Take the image of the entrepreneur as a driven accepter of risk, an individual (or set of individuals) hungry to amass a fortune as quickly as possible. This image is…

Abstract

Take the image of the entrepreneur as a driven accepter of risk, an individual (or set of individuals) hungry to amass a fortune as quickly as possible. This image is consistent with the traditional finance theory view of entrepreneurial startups, one that assumes that profit maximization is the firm’s sole motivation (Chaganti, DeCarolis & Deeds, 1995). Myers’s (1994) cost explanation of the pecking order hypothesis (i.e. entrepreneurs prefer internally generated funds first, debt next, and external equity last) incorporates this economically rational view of entrepreneurs’ financing preferences. According to this view, information asymmetry and uncertainty make the availability of external financing very limited and the cost of it prohibitively high. To compensate, entrepreneurs must give up greater and greater control in order to “buy” funds needed to achieve the desired growth and profitability. Indeed, Brophy and Shulman (1992, p. 65) state, “Those entrepreneurs willing to relinquish absolute independence in order to maximize expected shareholder wealth through corporate growth are deemed rational investors in the finance literature.” Undoubtedly, cost and availability explanations of financing choices are valid for many new and small businesses. However, many entrepreneurship researchers have long been dissatisfied with the incompleteness of this perspective.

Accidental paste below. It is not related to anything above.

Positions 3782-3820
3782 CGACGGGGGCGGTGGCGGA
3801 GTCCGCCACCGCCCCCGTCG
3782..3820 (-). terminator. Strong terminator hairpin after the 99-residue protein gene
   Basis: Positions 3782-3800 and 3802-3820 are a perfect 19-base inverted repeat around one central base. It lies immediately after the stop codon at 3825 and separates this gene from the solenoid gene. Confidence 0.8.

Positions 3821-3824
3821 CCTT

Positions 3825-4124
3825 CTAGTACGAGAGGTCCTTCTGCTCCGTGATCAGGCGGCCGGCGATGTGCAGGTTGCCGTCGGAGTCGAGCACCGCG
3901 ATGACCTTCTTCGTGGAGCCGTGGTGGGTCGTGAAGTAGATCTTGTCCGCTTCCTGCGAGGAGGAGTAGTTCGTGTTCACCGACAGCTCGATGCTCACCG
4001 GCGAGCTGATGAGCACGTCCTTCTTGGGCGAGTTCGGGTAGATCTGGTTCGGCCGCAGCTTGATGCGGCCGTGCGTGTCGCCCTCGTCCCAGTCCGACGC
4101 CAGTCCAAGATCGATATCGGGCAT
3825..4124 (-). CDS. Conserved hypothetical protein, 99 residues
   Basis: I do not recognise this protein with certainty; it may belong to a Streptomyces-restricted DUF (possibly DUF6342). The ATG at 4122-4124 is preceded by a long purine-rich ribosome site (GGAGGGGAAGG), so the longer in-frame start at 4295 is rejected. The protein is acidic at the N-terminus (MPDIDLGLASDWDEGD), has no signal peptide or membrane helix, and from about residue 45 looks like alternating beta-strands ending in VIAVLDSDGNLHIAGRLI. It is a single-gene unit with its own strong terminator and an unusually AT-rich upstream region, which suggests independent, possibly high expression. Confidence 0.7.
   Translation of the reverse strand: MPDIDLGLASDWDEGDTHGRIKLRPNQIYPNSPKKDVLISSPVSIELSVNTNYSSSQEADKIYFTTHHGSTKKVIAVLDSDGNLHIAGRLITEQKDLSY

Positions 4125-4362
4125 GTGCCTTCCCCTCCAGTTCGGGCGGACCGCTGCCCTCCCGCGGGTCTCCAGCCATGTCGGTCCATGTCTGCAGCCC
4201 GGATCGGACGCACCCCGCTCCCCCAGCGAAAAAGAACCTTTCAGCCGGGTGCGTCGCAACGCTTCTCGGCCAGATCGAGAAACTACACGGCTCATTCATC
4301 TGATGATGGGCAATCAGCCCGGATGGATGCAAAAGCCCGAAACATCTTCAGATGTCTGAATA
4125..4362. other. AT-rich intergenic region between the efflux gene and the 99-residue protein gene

Details

Cognitive Approaches to Entrepreneurship Research
Type: Book
ISBN: 978-1-84950-236-8

Click here to view access options
Article
Publication date: 6 June 2016

Casey J Frid, David M Wyman, William B. Gartner and Diana H Hechavarria

The purpose of this paper is to explore the relationship between low-wealth business founders in the USA and external startup funding. Specifically, the authors test…

Downloads
2336

Abstract

Purpose

The purpose of this paper is to explore the relationship between low-wealth business founders in the USA and external startup funding. Specifically, the authors test whether a founders’ low personal net worth is correlated with a lower probability of acquiring funding from outside sources during the business creation process.

Design/methodology/approach